When I woke up in ICU, I remember Saturday when family was there and I spoke a little. I remember asking for my children and made everyone laugh when I said, “I was just going to get a cup of coffee.” I was told I opened my eyes on Friday, but went back to sleep. Waking up groggy, confused and well shocked, I was split open and stitched in immense pain – there were a lot of unanswered questions. Spending 12 days in ICU provided some answers, but this was all very tough since I had an infant and a three-year-old at home. My husband brought the kids once to visit – otherwise, I was at the hospital staff’s mercy for recovery. Stanford and Kaiser both did an amazing job in diagnosing, surgery, and post care.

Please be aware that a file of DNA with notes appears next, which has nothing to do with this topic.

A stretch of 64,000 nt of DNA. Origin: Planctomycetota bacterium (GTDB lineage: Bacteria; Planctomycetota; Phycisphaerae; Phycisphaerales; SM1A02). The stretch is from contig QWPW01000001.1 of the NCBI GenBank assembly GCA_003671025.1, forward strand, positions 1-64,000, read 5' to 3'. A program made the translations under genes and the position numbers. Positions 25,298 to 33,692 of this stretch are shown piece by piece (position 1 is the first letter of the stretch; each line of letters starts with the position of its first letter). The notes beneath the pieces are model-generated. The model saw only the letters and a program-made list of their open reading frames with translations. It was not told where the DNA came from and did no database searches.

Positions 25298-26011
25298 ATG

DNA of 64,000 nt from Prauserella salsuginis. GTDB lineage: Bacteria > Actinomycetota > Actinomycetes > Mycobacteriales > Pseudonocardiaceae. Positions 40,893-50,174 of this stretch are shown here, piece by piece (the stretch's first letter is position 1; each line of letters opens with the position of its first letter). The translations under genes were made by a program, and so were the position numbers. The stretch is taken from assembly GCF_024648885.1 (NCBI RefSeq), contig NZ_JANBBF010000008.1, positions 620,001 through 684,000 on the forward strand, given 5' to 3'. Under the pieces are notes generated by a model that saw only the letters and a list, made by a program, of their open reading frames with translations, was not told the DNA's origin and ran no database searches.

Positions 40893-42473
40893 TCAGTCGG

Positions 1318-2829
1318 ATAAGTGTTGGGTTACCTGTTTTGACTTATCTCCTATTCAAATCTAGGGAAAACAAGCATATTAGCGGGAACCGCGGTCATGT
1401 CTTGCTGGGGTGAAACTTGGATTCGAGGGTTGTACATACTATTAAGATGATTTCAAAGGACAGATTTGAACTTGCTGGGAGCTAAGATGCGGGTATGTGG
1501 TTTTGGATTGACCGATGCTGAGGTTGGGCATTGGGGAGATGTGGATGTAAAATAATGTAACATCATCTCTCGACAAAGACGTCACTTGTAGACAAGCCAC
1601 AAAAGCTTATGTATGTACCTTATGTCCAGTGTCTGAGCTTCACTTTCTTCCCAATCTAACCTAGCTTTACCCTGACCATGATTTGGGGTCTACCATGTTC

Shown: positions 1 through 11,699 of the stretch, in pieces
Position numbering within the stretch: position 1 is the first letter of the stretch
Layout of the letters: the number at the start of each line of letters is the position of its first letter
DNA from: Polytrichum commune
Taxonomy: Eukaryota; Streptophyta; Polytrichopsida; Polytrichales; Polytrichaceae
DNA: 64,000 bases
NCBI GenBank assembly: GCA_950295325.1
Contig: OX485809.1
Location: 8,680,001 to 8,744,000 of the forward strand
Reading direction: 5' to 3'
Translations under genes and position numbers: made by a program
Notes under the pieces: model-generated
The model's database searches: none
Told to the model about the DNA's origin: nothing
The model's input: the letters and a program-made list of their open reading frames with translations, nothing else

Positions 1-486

The surgeon at Stanford told me that it was the connective tissue changes of pregnancy that caused the dissection in my case and his guess was I had blood pressure control issues before – my blood pressure throughout my pregnancy was 110/55. I’m sure I had days of high blood pressure, but as a daily norm, it was low. The doctor mentioned that I didn’t fit the typical dissection patient – men between 50-70 with high blood pressure, heart disease, family history, or Marfan syndrome. My cardiologist at Kaiser suggested that I have a weakness in the artery wall and the pregnancy tissue changes and hormones instigated the weakness causing the tear.
I recovered very quickly — too quickly some may say. I was checking my email in ICU within a few days after the emergency dissection and surgery. I know, crazy, but it was my connection to the outside world. One needs something to do from being cooped up in a hospital for 12 days! 🙂 Like most open heart surgery patients, I was instructed not to drive for 4-6 weeks or lift anything over five pounds – two things challenging to do with two small children!